NEW YORK—The first thing to know about “Freestyle Love Supreme” is that the guys onstage—who included Lin-Manuel Miranda the night I went—are having a blast.
The second is that you will, too.
“Freestyle Love Supreme” is the brainchild of Miranda, musical improv guru Anthony Veneziale and Thomas Kail, the Tony-winning director of “Hamilton.” It’s a delightfully wit-laced evening of comedy rap devised on the spot by a tight cadre of performers, backed by a pair of equally deft instrumentalists—a kind of hip-hop version of the popular comedian-stocked game show, “Whose Line Is It Anyway?”
The fast-thinking geniuses who turn audience suggestions into hilarious, rapid-fire rhyme leave you feeling happy and, yes, a little sad, too, after their 75 minutes of adrenaline-infused cavorting on the Greenwich House Theater stage. Sad because there’s so much joy attached to their collective act of spontaneous creation that you’re reluctant at the end of the show to acknowledge that yes, all good sets must come to an end.
A bottom-line hipness usually attends hip-hop, but the rotating roster of men of “Freestyle” (and gee, why not a female rapper in the mix?) seems to be imbued with hip-hop nerdiness. I note this with awe and respect, because the act they’ve constructed is as smart in its way as a bygone session with Nichols and May. (Google ‘em, young people.)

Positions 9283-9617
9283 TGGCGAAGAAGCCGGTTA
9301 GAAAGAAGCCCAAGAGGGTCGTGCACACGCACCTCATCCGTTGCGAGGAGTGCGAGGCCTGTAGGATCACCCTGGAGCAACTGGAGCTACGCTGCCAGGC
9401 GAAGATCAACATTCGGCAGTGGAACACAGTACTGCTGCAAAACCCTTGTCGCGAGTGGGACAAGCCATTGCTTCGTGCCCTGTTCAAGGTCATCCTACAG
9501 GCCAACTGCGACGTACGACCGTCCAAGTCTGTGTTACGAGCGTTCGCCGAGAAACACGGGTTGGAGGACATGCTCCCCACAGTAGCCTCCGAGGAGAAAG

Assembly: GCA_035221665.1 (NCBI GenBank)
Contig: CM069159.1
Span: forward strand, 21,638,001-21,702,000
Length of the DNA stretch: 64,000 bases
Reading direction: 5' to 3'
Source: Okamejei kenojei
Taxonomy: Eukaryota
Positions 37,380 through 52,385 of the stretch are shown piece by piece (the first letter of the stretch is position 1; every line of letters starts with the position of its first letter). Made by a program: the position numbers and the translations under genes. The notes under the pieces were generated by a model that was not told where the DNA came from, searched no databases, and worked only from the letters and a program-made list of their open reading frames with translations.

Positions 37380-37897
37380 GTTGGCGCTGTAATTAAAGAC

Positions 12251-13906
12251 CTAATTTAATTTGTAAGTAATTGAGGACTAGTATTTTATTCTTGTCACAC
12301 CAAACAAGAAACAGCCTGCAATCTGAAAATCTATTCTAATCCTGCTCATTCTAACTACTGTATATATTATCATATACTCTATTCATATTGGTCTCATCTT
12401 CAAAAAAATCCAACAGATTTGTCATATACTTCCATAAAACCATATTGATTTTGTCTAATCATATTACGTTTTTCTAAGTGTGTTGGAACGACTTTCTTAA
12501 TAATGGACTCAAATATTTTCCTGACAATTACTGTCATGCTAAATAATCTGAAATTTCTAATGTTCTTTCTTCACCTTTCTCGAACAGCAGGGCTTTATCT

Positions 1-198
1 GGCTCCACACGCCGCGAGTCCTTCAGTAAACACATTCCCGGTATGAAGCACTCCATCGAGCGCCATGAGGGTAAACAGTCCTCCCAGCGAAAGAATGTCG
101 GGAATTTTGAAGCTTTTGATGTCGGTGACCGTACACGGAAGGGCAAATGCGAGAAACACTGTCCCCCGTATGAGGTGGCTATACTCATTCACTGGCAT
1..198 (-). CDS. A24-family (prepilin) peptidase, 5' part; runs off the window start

The atmosphere in the packed theater Sunday night had a comedy-club vibe, aided by the energy and charm of Veneziale, the smooth operator who both raps and serves as a kind of major-domo. His confederates were these gifted fellows: Utkarsh Ambudkar (rapper name: UTK), Chris Sullivan (“Shockwave,” the sound effects rapper) and two special guests: James Monroe Iglehart (“J-Soul”), a Tony winner for playing the Genie in the musical “Aladdin” and now in “Hamilton,” and Miranda (aka Lin-Man).
On other nights, the cast can include Bill Sherman (“King Sherman”) or two other “Hamilton” alums: Christopher Jackson (“C-Jack,” who originated George Washington), or Daveed Diggs (“Mr. Diggs”), a Tony winner for his portrayals of the Marquis de Lafayette and Thomas Jefferson in “Hamilton.” (The keyboardists on Sunday were Arthur Lewis and Ian Weinberger.)
As the show is reinvented at every outing, and the performers so seamlessly transform even the most absurd ideas into rapped stories, the quality of the audience input may not matter that much. Although my audience most assuredly knew how to play—the concepts for one flight of hip-hop fancy were panty lines, tuberculosis and shaving. (A few of the other raps, of course, go to profane places.) It’s a measure of Ambudkar’s mad skills that uncannily on cue he came up with a coherent verse to incorporate the aforementioned disease—and a rhyme for it.
The range in theatergoers’ ages attested to the wide appeal for this kind of entertainment. And watching Miranda join the fray so gleefully made you realize how much pleasure he gets in putting himself on the line. In improv, there’s always a high potential for going out on a limb and having it splinter beneath you. Then again, how can you not give wholehearted support to such an ingratiating feat of linguistic daring? And as long as we’re asking questions: How can this show not swear an oath to spread its freestyle love beyond this small playhouse in Greenwich Village?